Waterfowl cause cleanup problems

(Photo by: Tyler Brown) Ducks and geese populate the Ada Lindquist Plaza on campus. These birds cause major clean up problems when they don't migrate south for the winter.
(Photo by Tyler Brown) Ducks and geese populate the Ada Lindquist Plaza on campus. These birds cause major cleanup problems when they don’t migrate south for the winter.

The geese and ducks that surround campus all year round are here to stay. Many don’t fly south for the winter. Although these nomadic birds do not typically pose a threat to student life and campus function, Weber State University Facilities Management has to deal with what these birds leave behind.

“They are a blessing and a curse, really,” said Rick Wade, the director of Campus Services.

According to Wade, the ducks and geese are protected under the Migratory Bird Act and can’t be handled or harmed because it’s against the law. He said WSU is a nice place for the birds to stay. None of them were placed here, and they all migrated to campus on their own.

The ducks themselves don’t seem to be a bother to students as much as what they leave behind.

Julia Faulkner, a junior studying respiratory care and therapy, said she loves to feed the ducks, but that the droppings need to go.

“I like to feed them. I think they’re cute. But the poop sucks and the pond smells,” Faulkner said. “They need to drudge it and clean it out, basically — maybe put in a better filter system that circulates the water. If the ducks get sick, they’ll die.”

The droppings left behind require cleanup by the employees in Facilities Management. WSU doesn’t get any water until mid-April, so, until the spring months arrive, the birds’ droppings must be cleaned up by sweeping as opposed to spraying it off.

“Duck poop is a problem during the winter,” Wade said.

He said that, during the colder months, the sun warms up the sidewalks, which is where the ducks and geese will typically perch. The opposite occurs during the summer, and the birds will occupy the grass and shade because the sidewalks are too hot.

Faulkner said she’s not scared of them; she just doesn’t like the droppings. She also said that, if she had to choose between the ducks and having a clean environment on campus, she would choose the clean campus.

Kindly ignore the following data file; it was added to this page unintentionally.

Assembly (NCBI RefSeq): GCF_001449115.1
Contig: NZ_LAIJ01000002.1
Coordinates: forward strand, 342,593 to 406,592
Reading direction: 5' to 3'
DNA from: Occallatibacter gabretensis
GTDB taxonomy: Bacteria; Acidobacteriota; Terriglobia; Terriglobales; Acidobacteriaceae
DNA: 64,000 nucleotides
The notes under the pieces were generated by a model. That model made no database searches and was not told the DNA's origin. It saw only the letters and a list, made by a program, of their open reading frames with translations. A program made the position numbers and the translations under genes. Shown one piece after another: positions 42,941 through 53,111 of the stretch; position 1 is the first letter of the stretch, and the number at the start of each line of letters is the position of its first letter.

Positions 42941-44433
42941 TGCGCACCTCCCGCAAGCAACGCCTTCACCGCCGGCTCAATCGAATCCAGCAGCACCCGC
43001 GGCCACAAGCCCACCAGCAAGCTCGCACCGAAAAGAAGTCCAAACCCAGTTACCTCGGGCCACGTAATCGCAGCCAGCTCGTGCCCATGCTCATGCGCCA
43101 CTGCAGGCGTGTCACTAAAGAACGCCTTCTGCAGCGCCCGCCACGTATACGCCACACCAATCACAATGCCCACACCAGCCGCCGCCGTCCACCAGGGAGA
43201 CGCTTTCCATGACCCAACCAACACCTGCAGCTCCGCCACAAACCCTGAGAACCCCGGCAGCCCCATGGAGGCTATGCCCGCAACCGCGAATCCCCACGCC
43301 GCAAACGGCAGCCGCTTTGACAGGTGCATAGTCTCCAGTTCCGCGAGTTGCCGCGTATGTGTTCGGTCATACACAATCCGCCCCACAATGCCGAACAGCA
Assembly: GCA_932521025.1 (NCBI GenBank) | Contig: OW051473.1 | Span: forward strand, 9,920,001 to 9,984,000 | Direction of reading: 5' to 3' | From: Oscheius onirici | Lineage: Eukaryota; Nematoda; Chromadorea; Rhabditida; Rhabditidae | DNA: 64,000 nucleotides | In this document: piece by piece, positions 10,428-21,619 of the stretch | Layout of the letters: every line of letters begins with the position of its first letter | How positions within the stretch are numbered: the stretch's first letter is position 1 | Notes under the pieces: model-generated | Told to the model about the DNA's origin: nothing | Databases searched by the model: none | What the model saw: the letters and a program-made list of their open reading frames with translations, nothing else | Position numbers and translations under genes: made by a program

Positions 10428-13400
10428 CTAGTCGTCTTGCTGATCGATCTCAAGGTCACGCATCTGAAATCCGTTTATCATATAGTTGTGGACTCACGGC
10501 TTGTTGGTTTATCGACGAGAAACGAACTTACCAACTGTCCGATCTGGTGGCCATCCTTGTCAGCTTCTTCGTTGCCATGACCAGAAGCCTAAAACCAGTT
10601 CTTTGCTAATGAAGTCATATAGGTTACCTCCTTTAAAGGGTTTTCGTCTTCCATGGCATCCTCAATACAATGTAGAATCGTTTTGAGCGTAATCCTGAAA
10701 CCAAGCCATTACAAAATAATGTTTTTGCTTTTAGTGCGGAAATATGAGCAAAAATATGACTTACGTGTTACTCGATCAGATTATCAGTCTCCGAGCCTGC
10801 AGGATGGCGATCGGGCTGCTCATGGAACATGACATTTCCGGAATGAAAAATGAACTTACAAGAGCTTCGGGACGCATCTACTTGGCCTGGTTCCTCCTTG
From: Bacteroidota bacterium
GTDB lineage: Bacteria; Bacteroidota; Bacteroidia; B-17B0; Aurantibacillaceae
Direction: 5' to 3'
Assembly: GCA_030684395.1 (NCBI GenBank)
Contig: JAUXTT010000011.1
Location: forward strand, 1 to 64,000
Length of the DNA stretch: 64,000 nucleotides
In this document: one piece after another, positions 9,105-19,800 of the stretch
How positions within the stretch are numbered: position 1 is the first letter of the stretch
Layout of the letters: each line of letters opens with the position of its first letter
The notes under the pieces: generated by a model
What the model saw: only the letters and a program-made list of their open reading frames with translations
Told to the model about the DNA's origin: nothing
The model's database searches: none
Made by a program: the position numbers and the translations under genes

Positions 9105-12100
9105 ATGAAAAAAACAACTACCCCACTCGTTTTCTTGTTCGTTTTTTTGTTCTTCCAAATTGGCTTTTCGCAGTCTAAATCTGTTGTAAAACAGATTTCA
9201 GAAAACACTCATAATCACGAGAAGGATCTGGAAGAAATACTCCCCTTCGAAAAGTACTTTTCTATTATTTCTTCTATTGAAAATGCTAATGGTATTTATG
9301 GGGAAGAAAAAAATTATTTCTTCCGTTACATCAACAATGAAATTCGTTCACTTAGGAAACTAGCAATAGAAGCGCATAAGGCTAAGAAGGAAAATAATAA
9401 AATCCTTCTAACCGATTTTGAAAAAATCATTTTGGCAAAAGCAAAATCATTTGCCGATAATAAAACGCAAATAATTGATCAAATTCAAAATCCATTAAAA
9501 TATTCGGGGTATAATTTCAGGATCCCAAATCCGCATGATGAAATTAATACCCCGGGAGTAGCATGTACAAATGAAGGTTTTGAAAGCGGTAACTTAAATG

Stevie Germer, a pay lot operator, said the geese and ducks contribute to the atmosphere of WSU.

“I don’t think they are a curse,” Germer said. “I think that they contribute a lot to how nice it is here, because I do believe that it is nice here.”

While spending her mornings and afternoons working in the pay lot kiosk,  Germer said, she often watches the ducks and geese and feeds them. She said she even has a favorite goose out of the group that hangs out by her kiosk.

“I think it’s really neat to watch them too,” Germer said. “They are all pretty harmless.”

Logan Carter, a freshman studying generals, said he remembers feeding the ducks as a child when his mother was attending classes at WSU. He said he doesn’t have a fear of geese, although he has been chased and bitten before.

“They don’t really bother me . . . I think it’s actually really great for the university to have it there, to keep the natural habitat here,” Carter said about the duck pond at the west central side of campus. “. . . Every now and then, I will go and feed them if I have time or if I have bread.”

Facilities Management neither encourages nor discourages feeding the ducks and geese as long as they are unharmed. However, the geese have been known to get in the way of campus employees, especially when landscaping management tries to mow the lawns on campus.

“We’ve had a few geese chase us around,” Wade said. “Geese are like teenagers. They do whatever they dang well please.”